my @output = $session->cmd('show run int Gi1/0/1');
print @output; 

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Both work.......when I start to add more commands like this:

print $session->cmd("show run int vlan 1\n");

print $session->cmd("show run int vlan 2\n");

print $session->cmd("show ip eigrp neighbors \n");

print $session->cmd("show run int vlan 3\n");

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Is when I start seeing inconsistencies. For example, when I run the above it will log the first two commands on the first run but not the last two commands. If i run it immediately again, it shows the first 3 commands but not the last one...run it a third time and now it just shows the first two commands.

If I specify it like the document states

my @output = $session->cmd('show run int Gi1/0/1');
print @output;

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That one command works.

I start adding more commands (by the way i found I had to make the variables different, i thought i could use same one but i guess not?)

my @output = $session->cmd('show run int Gi1/0/1');
print @output;

my @output2 = $session->cmd('show run int Gi1/0/2');
print @output2;

my @output3 = $session->cmd('show run int Gi1/0/3');
print @output3;

my @output4 = $session->cmd('show run int Gi1/0/4');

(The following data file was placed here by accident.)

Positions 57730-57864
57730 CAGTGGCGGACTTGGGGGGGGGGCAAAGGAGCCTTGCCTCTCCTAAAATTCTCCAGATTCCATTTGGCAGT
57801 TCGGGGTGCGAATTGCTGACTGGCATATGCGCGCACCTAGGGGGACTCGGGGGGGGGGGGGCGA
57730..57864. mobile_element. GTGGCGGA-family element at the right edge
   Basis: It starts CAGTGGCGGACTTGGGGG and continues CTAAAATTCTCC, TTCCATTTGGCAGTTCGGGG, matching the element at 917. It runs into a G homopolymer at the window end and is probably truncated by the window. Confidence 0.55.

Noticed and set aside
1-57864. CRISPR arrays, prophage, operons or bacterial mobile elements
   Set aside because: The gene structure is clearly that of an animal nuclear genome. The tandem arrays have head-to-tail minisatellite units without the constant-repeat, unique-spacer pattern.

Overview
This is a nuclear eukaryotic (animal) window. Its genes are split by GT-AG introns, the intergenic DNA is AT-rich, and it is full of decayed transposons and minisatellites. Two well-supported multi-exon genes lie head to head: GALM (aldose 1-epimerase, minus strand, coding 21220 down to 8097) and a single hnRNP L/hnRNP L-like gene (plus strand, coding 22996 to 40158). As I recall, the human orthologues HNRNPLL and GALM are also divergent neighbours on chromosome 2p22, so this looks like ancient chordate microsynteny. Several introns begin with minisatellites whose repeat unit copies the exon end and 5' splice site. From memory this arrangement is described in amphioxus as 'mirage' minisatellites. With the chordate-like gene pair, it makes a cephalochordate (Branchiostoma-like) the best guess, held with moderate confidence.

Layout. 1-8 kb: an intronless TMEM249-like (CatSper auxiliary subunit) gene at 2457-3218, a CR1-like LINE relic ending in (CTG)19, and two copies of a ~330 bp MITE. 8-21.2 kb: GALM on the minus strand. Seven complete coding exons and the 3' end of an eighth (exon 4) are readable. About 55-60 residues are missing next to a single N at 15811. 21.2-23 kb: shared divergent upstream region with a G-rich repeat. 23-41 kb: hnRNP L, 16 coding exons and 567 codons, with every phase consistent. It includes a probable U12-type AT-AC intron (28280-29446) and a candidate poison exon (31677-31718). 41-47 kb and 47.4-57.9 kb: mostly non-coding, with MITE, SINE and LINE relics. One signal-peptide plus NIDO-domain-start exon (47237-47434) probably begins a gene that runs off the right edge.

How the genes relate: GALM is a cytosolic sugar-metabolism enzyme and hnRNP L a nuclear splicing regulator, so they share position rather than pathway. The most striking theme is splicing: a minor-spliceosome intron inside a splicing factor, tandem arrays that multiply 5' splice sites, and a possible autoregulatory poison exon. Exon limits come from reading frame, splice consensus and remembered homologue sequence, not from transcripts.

print @output4;

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I see that same issue where it doesn't show output of all the commands maybe just first two will show. . .

Very odd i thought.
Dave CrossPerl programmer, author and trainer
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Commented:
Yes, that's odd. And, I'm afraid, beyond my (admittedly tiny) knowledge of Net::Telnet:Cisco.

I think I have one suggestion left. Perhaps the network is somehow getting confused by too many commands piled on top of each other. Maybe try inserting a call to
sleep()

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between the commands.

Author

Commented:
Hmmm..So I added sleep commands like sleep(5) and still same outcome.

Not sure what is going on but I appreciate the help.
vogenAnalyst Programmer
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Commented:
I think you can pass timeout in cmd paramater.

Author

Commented:
Vogen, thanks for reply. Where do you suggest passing timeout command?
vogenAnalyst Programmer
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Commented:
In the module. session object, like how you have $session->cmd([..,..,]) It is mentioned in documentation.

Author

Commented:
I am specififying the timeout here, is this wrong place?

my $session = Net::Telnet::Cisco->new(Host       => $ip_address,
                                                                                  Timeout    => $sec,